Sunday, January 19, 2020
Book Review: Empire's Legacy
My first review is actually for a trilogy, though I read Empire's Legacy as individual books before the author put them out in a single volume. I also swallowed them in a three-day weekend, so that tells you something about them before I even get into the story.
The books are a re-imagining of early European history - the author calls them historical fantasy. I prefer alternate history, because "fantasy" to me means that there might be elements of magic in the store. The only element of magic here is just how good a storyteller Marian Thorpe is.
The first volume is Empire's Daughter. Here's the blurb:
For twenty generations, the men and women of The Empire have lived separately, the women farming and fishing, the men fighting wars. But in the spring of Lena’s seventeenth year, an officer rides into her village with an unprecedented request. The Empire is threatened by invasion, and to defend it successfully, women will need to fight. When the village votes in favor, Lena and her partner Maya are torn apart. Maya chooses exile rather than battle, Lena chooses to fight. As Lena learns the skills of warfare and leadership, she discovers that choices have consequences that cannot be foreseen, and that her role in her country’s future is greater than she could have dreamed.
This gives you the bare bones of the story, but Lena's journey is totally engrossing, from her start as a village fisherwoman to her role as a trained soldier of the Empire. I enjoyed the well-developed, credible division of worlds - boys are taken away for military training at the age of seven, while women stay in their villages and do everything else. Men visit twice a year for arranged festivals, sometimes to rekindle established relationships, and sometimes to just keep the population going. It's a system that works for everyone, until the Empire comes under a threat too large to be handled by the men alone.
Book two, Empire's Hostage: The Empire and the northern people have been at war for over a year, but a truce is finally at hand. As part of this treaty, Lena, now a Guardswoman on the Wall, is asked to stand as hostage, to go north to live and learn among the people of Linrathe. But not everyone there will welcome her.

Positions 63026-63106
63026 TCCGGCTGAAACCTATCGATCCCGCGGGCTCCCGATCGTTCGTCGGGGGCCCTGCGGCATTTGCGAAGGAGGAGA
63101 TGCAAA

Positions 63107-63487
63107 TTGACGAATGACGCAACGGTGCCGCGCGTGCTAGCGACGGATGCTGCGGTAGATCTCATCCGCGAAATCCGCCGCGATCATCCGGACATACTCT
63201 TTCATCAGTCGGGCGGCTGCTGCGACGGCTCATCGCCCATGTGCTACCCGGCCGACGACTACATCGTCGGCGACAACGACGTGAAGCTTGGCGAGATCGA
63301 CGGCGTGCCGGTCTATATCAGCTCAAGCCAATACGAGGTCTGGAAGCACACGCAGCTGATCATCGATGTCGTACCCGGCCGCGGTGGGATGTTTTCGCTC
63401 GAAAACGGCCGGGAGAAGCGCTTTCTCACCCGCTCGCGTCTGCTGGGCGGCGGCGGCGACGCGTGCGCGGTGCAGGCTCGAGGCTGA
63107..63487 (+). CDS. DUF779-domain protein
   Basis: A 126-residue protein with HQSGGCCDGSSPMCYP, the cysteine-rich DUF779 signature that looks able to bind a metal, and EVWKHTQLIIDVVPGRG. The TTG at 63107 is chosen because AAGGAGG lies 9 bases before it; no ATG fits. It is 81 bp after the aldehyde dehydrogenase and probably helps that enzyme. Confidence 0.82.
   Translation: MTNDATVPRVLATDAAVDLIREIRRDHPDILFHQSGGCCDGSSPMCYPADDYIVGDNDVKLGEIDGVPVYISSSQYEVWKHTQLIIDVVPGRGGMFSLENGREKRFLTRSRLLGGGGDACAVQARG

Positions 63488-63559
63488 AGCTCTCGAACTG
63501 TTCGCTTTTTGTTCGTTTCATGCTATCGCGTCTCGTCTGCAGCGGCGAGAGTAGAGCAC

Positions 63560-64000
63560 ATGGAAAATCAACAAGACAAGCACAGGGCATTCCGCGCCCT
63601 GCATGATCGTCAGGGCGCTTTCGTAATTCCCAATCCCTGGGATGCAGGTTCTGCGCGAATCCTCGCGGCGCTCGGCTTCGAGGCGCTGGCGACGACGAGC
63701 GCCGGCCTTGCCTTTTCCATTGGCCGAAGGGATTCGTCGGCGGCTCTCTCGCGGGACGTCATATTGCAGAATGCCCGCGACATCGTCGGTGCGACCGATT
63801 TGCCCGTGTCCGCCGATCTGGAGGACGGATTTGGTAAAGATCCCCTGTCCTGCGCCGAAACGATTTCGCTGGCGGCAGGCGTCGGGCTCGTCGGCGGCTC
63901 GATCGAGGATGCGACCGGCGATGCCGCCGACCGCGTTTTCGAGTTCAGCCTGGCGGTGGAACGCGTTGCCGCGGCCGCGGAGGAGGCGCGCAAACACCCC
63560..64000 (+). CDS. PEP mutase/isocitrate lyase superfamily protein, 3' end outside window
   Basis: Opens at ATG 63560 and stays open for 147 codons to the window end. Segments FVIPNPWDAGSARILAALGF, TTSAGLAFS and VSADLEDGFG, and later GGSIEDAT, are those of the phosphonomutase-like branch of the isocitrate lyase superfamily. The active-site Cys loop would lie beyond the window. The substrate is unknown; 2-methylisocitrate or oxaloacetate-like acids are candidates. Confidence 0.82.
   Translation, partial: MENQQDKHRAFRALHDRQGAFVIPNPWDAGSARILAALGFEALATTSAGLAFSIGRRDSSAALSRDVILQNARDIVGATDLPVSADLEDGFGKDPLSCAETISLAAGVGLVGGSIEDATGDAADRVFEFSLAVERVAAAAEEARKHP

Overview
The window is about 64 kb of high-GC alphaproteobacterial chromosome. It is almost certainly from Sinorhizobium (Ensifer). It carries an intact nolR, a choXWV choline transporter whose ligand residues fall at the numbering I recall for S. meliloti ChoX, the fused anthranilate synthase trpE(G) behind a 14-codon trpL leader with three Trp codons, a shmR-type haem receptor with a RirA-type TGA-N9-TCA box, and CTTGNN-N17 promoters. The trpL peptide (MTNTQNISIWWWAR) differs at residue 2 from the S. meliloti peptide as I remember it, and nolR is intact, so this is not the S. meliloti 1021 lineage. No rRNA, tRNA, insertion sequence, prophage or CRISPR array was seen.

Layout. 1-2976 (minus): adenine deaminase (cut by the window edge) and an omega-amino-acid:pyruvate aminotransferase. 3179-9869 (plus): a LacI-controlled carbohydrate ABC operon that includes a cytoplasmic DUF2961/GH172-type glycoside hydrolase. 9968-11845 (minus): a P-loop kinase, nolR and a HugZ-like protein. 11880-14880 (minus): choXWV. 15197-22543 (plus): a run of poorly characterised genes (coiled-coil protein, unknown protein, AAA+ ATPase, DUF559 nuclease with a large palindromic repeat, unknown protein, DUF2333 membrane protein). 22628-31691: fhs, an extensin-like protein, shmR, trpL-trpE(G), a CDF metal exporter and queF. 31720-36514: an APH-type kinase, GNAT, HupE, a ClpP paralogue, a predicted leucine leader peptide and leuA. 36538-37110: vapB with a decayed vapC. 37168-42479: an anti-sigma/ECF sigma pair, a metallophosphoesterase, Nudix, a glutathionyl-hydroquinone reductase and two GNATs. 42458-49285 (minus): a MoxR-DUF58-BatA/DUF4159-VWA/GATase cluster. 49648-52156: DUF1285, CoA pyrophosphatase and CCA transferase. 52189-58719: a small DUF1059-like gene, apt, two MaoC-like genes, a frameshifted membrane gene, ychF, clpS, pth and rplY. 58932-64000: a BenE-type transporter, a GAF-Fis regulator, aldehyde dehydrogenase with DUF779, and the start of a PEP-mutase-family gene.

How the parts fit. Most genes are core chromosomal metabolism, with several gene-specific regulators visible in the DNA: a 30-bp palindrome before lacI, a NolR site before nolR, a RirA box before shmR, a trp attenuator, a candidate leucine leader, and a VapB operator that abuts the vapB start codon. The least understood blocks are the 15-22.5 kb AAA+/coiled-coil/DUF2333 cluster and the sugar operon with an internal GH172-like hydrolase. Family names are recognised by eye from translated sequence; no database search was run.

One thing I particularly like about this author is how deftly she handles military and political intrigue. In some books it can get heavy, but here, the plot moves as quickly as an action film, even while you're delving into the necessary histories of the different nations involved in the war and the treaty. Lena continues to be a fascinating protagonist, with identifiable emotions and thoughts not ancient or modern, but wholly appropriate to her created world.
Finally, book three, Empire's Exile: Exiled from the Empire as a traitor, Lena travels into long-unknown lands, determined to find Casil, the legendary city of beauty and learning in the East. Her experiences in the first winter leave her scarred and afraid, but, resolving to heal, and supported by an unexpected love, she continues her search. A chance meeting with envoys from the Empire and Linrathe, desperately seeking help from Casil, forces her to a difficult decision. Struggling to keep faith with her choices, facing the almost-certain destruction of her land and her people, Lena’s journey takes her to a deeper understanding of loyalty, sacrifice, and the dimensions of love.
Best book book of the series - until the next one comes along. Lena's relationship (not going to spoiler, but it's GOOD!) and her interaction with the other characters gives you a broad picture of the world the author has developed over three books, the cost of war, the choices people make when given no choice, and the resilience of the human heart. Bonus points for making me cry.
All three books (or the trilogy) are available on Kindle Unlimited. You can find out more about the author on her website.